Telechat Review of draft-ietf-oauth-jwsreq-09

Request Review of draft-ietf-oauth-jwsreq
Requested rev. no specific revision (document currently at 30)
Type Telechat Review
Team Ops Directorate (opsdir)
Deadline 2017-01-31
Requested 2017-01-06
Authors Nat Sakimura, John Bradley, Michael Jones
Draft last updated 2017-01-25
Completed reviews Opsdir Telechat review of -09 by Warren Kumari (diff)
Secdir Telechat review of -09 by Stephen Kent (diff)
Genart Telechat review of -09 by Joel Halpern (diff)
Opsdir Last Call review of -11 by Warren Kumari (diff)
Secdir Last Call review of -11 by Stephen Kent (diff)
Genart Last Call review of -11 by Joel Halpern (diff)
Secdir Last Call review of -30 by Watson Ladd
Genart Last Call review of -30 by Joel Halpern
Assignment Reviewer Warren Kumari 
State Completed
Review review-ietf-oauth-jwsreq-09-opsdir-telechat-kumari-2017-01-25
Reviewed rev. 09 (document currently at 30)
Review result Has Nits
Review completed: 2017-01-25


)Be ye not afraid -- I have reviewed this document as part of the
operations directorate's ongoing effort to review all IETF documents
being processed by the IESG.  These comments were written primarily
for the benefit of the operation area directors.  Document editors and
WG chairs should treat these comments just like any other last call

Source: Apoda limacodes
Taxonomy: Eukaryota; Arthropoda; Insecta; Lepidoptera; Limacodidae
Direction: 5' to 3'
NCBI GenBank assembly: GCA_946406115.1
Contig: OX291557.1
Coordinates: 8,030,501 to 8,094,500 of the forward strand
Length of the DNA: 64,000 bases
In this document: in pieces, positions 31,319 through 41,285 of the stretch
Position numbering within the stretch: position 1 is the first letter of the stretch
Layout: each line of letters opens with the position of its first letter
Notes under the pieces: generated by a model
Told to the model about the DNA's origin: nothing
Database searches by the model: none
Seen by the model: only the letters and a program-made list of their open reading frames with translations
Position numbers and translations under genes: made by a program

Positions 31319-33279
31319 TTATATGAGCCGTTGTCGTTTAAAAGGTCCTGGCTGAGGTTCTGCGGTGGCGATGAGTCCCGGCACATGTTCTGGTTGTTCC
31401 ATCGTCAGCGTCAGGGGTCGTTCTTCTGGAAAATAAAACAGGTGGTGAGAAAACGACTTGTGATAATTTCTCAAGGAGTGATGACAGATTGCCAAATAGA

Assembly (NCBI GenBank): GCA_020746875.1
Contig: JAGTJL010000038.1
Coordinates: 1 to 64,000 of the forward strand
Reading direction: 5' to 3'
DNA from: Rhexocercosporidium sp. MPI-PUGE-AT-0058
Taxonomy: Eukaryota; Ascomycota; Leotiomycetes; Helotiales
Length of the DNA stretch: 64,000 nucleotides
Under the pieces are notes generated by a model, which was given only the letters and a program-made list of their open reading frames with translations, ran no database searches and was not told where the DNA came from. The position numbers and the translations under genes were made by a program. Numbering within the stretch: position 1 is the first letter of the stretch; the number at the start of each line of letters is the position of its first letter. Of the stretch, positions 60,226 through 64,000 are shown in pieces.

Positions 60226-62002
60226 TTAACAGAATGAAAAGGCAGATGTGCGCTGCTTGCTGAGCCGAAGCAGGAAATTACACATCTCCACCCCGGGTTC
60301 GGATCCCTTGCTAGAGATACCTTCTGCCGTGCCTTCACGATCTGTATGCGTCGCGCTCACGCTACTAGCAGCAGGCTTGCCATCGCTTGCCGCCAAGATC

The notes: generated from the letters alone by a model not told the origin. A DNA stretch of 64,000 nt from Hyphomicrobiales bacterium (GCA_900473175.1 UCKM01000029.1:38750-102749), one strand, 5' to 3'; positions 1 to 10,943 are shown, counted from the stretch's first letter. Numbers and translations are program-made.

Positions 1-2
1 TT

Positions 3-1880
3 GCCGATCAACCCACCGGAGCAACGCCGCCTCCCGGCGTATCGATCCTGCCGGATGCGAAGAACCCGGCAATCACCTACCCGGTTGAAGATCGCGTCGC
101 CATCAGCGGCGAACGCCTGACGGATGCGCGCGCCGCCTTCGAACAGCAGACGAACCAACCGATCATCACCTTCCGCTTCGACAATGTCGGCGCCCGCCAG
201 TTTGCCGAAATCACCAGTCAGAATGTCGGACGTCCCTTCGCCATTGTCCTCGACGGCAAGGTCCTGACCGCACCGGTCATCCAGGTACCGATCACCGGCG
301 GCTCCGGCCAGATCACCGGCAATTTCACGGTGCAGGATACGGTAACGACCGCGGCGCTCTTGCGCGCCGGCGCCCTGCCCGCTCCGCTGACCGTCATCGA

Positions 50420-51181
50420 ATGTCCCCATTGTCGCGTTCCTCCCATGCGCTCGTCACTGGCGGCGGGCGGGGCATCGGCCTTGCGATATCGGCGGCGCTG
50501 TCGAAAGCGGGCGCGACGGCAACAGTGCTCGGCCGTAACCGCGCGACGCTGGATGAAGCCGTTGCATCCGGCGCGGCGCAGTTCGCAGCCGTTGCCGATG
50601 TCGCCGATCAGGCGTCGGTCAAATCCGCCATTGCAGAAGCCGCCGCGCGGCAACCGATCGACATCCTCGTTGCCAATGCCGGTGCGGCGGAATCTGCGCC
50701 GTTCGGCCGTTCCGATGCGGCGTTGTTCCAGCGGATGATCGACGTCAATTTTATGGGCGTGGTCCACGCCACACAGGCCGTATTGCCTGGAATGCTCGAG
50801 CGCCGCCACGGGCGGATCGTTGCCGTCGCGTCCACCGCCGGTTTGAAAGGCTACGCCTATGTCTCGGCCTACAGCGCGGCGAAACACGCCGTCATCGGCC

For OpsAD: Ready with nits / after IETF LC.

Version reviewed:  draft-ietf-oauth-jwsreq-09

Purely from OpsDir side it looks OK. From an editorial side
though there are lots of nits / places where I found the text to
be less than clear.

AFAICT, this has not yet gone through IETF LC (last I saw was
from Kathleen putting it on the telechat and saying a IETF LC
would happen after a new version is posted -
This version was last updated September 28, 2016) -
just mentioning because a: more comments might come in LC,
and to make sure it isn't accidentally missed.)

I'm not quite sure why there is a sales pitch for 29100 (
"ISO/IEC 29100 [ISO29100] is a freely accessible
International Standard and its Privacy Principles are
good to follow.") - I'd suggest dropping at least the
"freely accessible" part, or adding it to all of the
IETF references as well :-P


   This document introduces the ability to send request parameters in a
   JSON Web Token (JWT) instead, which allows the request to be JWS
[R] -- I don't think that JWS / JWE are in the well-known acronym
   list. I think, especially for an abstract that these should be
   made clear.

   signed and/or JWE encrypted so that the integrity, source
   authentication and confidentiallity property of the Authorization
[O] confidentiallity
[P] confidentiality
[R] spelling

1.  Introduction

   The Authorization Request in OAuth 2.0 [RFC6749] utilizes query
   parameter serialization and typically sent through user agents such
[O] and typically sent
[P] and is typically sent
[R] missing a verb.

   While TLS is used to offer communication
   security between the Client and the user-agent and the user-agent and
   the Authorization Server, TLS sessions are terminated in the user-
[O] the Client and the user-agent and the user-agent and the
Authorization Server,
[P] the Client and the user-agent as well as the user-agent and the
Authorization Server,
[R] readability; the initial version with "and" almost makes it sound